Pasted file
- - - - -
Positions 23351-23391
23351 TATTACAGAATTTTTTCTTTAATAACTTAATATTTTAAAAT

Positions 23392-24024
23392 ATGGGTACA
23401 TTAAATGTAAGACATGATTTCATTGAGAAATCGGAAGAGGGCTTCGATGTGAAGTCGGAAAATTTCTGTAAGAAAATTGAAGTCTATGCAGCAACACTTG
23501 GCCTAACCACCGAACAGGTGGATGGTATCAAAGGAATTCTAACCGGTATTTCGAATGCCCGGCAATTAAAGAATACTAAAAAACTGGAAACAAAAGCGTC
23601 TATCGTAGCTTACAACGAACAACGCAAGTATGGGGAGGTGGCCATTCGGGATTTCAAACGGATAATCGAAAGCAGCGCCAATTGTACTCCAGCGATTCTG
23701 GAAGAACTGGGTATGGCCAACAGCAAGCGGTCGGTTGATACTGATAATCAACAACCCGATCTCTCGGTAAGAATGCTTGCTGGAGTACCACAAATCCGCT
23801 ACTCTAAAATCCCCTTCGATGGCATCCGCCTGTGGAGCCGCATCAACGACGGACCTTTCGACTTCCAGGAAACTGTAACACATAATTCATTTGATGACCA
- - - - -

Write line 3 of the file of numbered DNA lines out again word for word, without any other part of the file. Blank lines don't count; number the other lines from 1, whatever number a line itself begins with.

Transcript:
Positions 23392-24024